It has been a busy (and hot) week. Students are working hard and teachers are encouraging and inspiring them to even greater heights. From Jeremy Thatcher projects in the Lower School, to writing, producing, and videotaping the first big speech in the Middle School public speaking class, to the assessments that come with the close of the first quarter in the Upper School, everyone is pushing themselves. This is when a great school like Brentwood hums along at an incredible pace.
I’ve talked with more than a few Upper School students who report, with pride and a bit of exhaustion, about weekends spent researching, writing, and studying. While we do not want this pace every weekend, intermittently it is good for students to bear down for an intense period of high-level academics. And while the pace is not quite the same in the Middle and Lower Schools, we do know that this is the season for assessments (read tests for those of us who graduated in a different decade) as the quarter comes to a close.
Our students have, in turn, begun to assess their teachers: Who are the hard graders? Who will cut them a break and who will not? Who motivates them to work harder and better than their norm? And the list goes on. Students and teachers alike now know generally what to expect from one another and are thoroughly engaged with one another.
The timing of Homecoming weekend, therefore, is perfect. It is a time when we lean a bit the other way, away from intense work and into relaxed play. This is something the school and faculty support. For example, in the Upper School, Homecoming is one of three "No Homework Weekends" we have, so that our message to our students is clear and congruent: You’ve been working hard, take a break, relax, and spend some time with friends.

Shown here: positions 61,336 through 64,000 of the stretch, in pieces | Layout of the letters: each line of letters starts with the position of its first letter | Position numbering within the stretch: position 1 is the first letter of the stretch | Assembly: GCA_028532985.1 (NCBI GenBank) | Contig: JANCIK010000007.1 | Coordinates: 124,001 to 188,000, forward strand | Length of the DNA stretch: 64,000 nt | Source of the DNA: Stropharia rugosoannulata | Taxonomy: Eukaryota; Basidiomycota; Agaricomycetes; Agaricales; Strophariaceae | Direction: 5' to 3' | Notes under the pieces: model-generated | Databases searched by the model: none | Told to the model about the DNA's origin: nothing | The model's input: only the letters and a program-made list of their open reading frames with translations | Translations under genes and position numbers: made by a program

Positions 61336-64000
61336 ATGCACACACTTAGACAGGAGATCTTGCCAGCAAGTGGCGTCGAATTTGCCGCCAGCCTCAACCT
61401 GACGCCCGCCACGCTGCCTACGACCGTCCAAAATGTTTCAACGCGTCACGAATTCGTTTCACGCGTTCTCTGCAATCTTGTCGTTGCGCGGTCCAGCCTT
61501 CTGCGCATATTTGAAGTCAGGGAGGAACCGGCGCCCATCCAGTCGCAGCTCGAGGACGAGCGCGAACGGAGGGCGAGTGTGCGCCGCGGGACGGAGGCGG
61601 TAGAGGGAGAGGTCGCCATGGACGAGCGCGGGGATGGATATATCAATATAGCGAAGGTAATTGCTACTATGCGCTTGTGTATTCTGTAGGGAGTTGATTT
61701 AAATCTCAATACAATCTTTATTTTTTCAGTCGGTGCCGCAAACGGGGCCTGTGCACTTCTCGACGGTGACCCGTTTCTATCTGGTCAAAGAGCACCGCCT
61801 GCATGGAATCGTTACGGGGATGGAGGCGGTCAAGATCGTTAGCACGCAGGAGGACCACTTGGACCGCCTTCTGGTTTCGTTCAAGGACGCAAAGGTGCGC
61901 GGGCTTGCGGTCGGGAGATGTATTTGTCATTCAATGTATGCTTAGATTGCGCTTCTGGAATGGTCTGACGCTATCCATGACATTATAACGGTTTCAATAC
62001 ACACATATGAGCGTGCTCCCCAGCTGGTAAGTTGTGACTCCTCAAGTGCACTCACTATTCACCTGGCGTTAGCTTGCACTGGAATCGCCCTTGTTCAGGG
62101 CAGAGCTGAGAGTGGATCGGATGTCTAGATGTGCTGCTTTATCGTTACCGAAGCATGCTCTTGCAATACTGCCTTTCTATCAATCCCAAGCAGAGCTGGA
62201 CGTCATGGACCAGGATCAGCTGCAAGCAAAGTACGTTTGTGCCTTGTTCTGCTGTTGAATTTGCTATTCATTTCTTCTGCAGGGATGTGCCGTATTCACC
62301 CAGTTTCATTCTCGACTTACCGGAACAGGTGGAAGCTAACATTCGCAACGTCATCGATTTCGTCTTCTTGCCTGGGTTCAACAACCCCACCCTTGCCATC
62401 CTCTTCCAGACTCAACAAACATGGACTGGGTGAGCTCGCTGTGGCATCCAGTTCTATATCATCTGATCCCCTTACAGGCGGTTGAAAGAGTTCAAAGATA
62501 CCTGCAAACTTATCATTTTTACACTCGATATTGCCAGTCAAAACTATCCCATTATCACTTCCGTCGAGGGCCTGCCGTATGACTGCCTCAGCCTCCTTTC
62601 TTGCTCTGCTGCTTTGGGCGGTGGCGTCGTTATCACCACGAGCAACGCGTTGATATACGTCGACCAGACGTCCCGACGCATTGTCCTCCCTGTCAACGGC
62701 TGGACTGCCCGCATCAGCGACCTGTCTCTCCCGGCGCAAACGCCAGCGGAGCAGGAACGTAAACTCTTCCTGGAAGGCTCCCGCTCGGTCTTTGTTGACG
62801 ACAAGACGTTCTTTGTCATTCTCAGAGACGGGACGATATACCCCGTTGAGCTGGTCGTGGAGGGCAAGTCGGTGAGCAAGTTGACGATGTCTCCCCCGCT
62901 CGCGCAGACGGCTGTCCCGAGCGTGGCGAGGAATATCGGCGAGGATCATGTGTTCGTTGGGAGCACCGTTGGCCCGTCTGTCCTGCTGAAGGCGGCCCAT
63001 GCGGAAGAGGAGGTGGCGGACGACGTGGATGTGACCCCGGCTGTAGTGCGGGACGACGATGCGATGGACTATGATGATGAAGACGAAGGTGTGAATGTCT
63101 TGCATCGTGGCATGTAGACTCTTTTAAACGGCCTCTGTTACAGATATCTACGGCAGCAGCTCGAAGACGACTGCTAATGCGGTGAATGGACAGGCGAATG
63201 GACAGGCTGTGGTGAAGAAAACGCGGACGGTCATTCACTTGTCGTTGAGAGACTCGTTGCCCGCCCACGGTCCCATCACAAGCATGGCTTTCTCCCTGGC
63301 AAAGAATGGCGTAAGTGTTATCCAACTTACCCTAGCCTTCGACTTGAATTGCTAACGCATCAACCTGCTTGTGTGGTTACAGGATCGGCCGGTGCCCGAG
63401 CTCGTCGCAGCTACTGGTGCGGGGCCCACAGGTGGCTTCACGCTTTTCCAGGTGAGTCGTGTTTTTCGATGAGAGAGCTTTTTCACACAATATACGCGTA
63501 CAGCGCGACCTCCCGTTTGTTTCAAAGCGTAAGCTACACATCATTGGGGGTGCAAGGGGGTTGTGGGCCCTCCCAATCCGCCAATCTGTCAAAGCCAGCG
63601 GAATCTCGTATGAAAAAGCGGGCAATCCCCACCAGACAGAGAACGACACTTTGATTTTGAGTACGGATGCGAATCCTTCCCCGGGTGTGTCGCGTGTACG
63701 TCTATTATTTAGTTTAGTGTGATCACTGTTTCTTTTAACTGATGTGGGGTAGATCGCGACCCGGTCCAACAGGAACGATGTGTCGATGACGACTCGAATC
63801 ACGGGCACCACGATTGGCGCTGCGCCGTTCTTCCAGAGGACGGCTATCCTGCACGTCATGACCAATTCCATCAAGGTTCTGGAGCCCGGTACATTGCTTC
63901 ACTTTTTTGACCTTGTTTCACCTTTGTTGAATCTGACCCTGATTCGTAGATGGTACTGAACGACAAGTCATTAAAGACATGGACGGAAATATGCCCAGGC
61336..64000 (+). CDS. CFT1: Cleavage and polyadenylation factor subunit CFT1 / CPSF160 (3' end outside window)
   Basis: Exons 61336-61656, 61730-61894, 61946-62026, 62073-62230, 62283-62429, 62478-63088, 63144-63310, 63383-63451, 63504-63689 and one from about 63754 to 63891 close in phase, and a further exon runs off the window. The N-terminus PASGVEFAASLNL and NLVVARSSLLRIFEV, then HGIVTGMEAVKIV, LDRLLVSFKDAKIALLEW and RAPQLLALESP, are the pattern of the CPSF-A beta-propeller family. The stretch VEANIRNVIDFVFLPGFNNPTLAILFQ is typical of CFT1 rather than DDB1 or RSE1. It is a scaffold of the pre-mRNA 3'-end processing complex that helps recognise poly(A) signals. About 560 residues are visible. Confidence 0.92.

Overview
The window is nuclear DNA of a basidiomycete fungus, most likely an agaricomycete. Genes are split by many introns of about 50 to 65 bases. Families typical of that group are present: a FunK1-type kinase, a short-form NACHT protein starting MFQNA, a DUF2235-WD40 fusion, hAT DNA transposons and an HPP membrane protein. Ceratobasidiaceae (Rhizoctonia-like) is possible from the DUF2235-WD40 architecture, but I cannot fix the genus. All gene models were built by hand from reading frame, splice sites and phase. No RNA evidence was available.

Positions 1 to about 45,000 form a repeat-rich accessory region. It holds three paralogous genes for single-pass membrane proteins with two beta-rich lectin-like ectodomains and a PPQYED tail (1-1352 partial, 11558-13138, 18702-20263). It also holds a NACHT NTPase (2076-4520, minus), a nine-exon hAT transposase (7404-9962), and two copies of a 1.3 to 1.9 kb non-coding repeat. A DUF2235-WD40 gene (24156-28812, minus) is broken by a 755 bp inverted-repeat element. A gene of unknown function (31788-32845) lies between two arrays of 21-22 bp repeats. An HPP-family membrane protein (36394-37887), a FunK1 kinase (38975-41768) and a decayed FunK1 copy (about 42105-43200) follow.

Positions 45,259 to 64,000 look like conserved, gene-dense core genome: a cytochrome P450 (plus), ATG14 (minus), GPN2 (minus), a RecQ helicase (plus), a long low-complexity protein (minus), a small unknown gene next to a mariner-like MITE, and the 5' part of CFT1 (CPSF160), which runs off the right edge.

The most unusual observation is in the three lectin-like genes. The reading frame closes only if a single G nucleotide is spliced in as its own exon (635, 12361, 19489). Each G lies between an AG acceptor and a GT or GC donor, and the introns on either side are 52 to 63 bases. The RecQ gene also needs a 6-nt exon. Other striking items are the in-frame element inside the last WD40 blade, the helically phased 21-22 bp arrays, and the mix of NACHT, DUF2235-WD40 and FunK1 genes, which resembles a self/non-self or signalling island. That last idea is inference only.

Not only does everyone need to balance their hard work with some fun and play, but it’s also a time for the greater community to reconnect. That is, many alumni come back to campus for our Homecoming celebration. This is when we get to see the why behind all our students’ hard work. Alumni visit Brentwood to see old friends and to reconnect with former teachers. These are the same teachers whose influence stayed with them as they moved beyond Brentwood—the English teacher who insisted on a well-constructed essay, regardless of whether or not it was in the form of an email; the coach who inspired them to push harder each time they worked out; the history teacher who launched them on the path of making a difference in the lives of others, no matter the situation. Every year, our alumni come back to reconnect with their former mentors and to visit the place that helped shape aspects of themselves now integral to their identity.
Watch the conversations this weekend and appreciate the quality of the interactions taking place. Former students and teachers standing side-by-side, arms folded, having just gotten past the required questions about where they live and what they’re up to these days. And then, the pause as the student offers direct or indirect words of thanks, wanting to make sure the teacher knows that they made a difference in his or her life.
So let’s win a few games this weekend, have some fun, and remember that we are all part of the greater Brentwood family.